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Resumption of oil operation in Ogoniland is recipe for crisis, warns Mitee


Ledum Mitee of the Ogoni people

Former President of the Movement for the Survival of the Ogoni People (MOSOP) Ledum Mitee, tells KELVIN EBIRI that attempts by powerful players to force the resumption of oil production in Ogoniland without a clean up and dialogue with the people will precipitate a fresh wave of crisis in the area.

Is there truth behind the planned resumption of oil exploration in Ogoni?
The issue of oil exploitation in Ogoni has become business for several people. There are people who have gone around shopping for companies and signing documents serially. This has also not been helped by the activities of some companies of doubtful pedigree that have been going around, dishing out money to traditional rulers and some individuals.

The issue of oil exploitation in Ogoni is deeper than some are making it. And I think most of those making comments are in three categories. First, those who feel, ‘let’s just collect money from any company that can give us money. We don’t care what happens after’. There some people who feel, ‘well, I am getting old and I think that this thing is getting so long to resolve. So, whatever I see, now, let me grab it’. There are also some who genuinely feel, ‘yes, we should start talking about oil exploitation’.

The issue is deeper than saying, ‘let’s take oil’. It is difficult to see what the Ogoni have gone through. People believe you can just say, ‘that is it. Let’s go and start from where we stopped’, without a consultation that will involve several stakeholders. People are not even taking time to do some elementary investigation or research. When I see companies and I see people who are shouting, some don’t even have a drop of oil on their land. In other words, they are not even from communities where oil comes from. Most of those who are shouting all over the place, you don’t even see their pedigree, as to what they did, even in the past. I feel that companies should, at least, ask questions. There are certain names that should shout at you in Ogoni. Did you see any of the Wiwas, any of the Badeys, any of the Kobanis, any of the Orages, families of the Ogoni 13, or those people who lost their lives, and some people who were involved in the struggle?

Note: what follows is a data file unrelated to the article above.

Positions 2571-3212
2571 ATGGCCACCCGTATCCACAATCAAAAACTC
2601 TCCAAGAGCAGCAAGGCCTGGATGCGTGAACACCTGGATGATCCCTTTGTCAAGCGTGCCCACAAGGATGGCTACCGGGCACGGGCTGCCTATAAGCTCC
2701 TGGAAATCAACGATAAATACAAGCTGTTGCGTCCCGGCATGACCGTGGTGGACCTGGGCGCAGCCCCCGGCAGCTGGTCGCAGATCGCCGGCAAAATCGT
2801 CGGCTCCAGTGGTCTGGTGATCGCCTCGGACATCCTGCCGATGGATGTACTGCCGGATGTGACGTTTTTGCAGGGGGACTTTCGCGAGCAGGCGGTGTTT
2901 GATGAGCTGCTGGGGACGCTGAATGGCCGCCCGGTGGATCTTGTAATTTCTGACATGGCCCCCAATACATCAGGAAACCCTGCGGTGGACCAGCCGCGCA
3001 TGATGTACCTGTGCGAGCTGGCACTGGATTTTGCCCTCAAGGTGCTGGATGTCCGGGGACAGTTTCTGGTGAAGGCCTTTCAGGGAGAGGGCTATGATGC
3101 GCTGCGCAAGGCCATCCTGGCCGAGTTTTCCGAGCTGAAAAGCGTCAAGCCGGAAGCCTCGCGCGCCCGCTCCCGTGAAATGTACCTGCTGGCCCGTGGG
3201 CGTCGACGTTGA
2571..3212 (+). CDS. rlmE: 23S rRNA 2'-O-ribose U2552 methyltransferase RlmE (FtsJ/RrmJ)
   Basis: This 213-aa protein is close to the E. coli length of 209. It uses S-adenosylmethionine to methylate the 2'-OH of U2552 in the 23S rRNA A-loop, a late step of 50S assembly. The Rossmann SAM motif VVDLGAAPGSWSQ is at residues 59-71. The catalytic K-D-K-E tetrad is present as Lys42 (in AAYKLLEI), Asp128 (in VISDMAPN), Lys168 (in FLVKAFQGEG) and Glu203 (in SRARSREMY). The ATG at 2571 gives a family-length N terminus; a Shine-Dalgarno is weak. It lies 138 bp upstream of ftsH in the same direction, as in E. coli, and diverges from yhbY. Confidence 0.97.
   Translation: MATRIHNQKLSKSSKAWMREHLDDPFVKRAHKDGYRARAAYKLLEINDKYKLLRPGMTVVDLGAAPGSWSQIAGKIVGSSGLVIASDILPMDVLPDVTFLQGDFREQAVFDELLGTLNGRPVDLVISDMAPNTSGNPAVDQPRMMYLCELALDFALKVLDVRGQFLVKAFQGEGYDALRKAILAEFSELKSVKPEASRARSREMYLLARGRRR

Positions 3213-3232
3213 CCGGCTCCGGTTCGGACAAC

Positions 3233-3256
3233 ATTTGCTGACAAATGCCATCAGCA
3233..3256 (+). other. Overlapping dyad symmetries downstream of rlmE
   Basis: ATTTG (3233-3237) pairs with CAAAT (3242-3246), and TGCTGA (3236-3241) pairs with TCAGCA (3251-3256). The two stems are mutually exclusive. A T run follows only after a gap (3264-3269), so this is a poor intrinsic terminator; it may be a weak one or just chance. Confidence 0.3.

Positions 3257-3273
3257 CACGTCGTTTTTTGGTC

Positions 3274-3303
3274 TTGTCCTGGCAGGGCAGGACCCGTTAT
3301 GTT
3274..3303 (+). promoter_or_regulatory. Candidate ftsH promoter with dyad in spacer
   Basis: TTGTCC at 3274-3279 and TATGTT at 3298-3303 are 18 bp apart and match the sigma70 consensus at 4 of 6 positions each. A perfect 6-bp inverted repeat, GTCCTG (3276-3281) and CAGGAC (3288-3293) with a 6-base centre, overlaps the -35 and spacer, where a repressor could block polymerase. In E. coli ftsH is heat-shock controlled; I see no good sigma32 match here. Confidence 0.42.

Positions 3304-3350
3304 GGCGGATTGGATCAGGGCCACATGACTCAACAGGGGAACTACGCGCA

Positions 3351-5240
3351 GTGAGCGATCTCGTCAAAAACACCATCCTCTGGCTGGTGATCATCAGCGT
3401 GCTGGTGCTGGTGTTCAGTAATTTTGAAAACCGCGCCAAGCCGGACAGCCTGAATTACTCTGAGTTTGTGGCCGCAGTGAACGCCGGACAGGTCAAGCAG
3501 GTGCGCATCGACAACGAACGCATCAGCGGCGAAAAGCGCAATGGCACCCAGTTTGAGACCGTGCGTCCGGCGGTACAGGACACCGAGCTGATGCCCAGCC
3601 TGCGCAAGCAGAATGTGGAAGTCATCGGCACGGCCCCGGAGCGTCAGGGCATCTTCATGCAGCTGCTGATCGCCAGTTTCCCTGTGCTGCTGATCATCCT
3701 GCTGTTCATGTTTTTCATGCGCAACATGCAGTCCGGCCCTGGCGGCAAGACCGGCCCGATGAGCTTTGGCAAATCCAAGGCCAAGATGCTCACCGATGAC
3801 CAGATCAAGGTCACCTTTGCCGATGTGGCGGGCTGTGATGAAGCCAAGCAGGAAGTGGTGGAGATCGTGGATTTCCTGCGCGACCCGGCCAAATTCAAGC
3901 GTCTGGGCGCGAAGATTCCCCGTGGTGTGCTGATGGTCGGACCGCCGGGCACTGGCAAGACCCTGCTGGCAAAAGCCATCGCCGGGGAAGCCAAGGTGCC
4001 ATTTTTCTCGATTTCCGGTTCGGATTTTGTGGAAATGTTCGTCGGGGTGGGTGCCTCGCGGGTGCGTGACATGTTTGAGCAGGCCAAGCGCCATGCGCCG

I think people should have been sensitive to some of these issues because ultimately, after you have wasted all these money, if the companies say now they are coming, the real people will then confront them. If you intimidate the people with the army, will you get soldiers to guard all the flow stations and all the pipelines that will pass through the area? I think the government is also not fair. Considering what the Ogoni have passed through, you need to, at least, have a consultation on how we should go forward.

How would you assess the planned oil resumption against the yet to be implemented UNEP recommendations?
It is quite insensitive to use it as blackmail, saying, ‘we will not clean your place unless you allow us to pollute it more by further exploitation’. You don’t start bribing people, intimidating them, saying, ‘we will not clean your place unless you allow oil to flow’. In very opaque manner, not making any pretence about transparency, you say you will bring one company that was formed yesterday to come and resume oil production, and then the company goes around giving money to people. That will not help.

If you want operation, Ogoni will sit down with you and say, ‘this is what we want’, because almost every community suffered as a result of that struggle. There are some people who were on the side of Shell at that time, and they also are the people who are now saying that this company should come. Some of them have thus far supported at least three companies serially. When this one comes and they pick something from it, they will say, ‘we support you’. The next time, they will support the next company.

Government should be able to say to the Ogoni people, ‘can you sit down with us?’ and then ask, ‘what do you people actually want?’ That does not exclude, even in my view, the multinationals themselves. Ogoni will be more prepared to work with those who will show they have performed better somewhere else than those who want to take us as guinea pigs. Clearly, I have said it repeatedly that what those companies are doing, including those who are supporting them, is trying to precipitate crisis in Ogoni, so that they will use it as another excuse to repress us. And I think that is quite callous.

In my view, the Ogoni are not as divided as people make us to be. They are still asking for justice. The voices we are hearing are not necessarily the voices of the majority, because several people feel, ‘why should we speak when we know that we can just wait and when the real thing comes we will confront it’. And so, they are there, silently. That is why some of us keep quiet, because we know that what is going on is some kind of bazaar that does not stand any chance of success. It has been tried several times and it didn’t work.

Do you share the chiefs’ claim that resumption of oil activities will boost development, employment and reduction in criminality?
Go to other parts of the Niger Delta, like Etche, Omoku and others, the oil industry is not an industry that is labour intensive. All they do is that you put a well somewhere and mechanically you transfer the oil to anywhere. Five people can do it. How many people in Etche are employed, even when oil is flowing from there? It is either out of ignorance that people make such claims.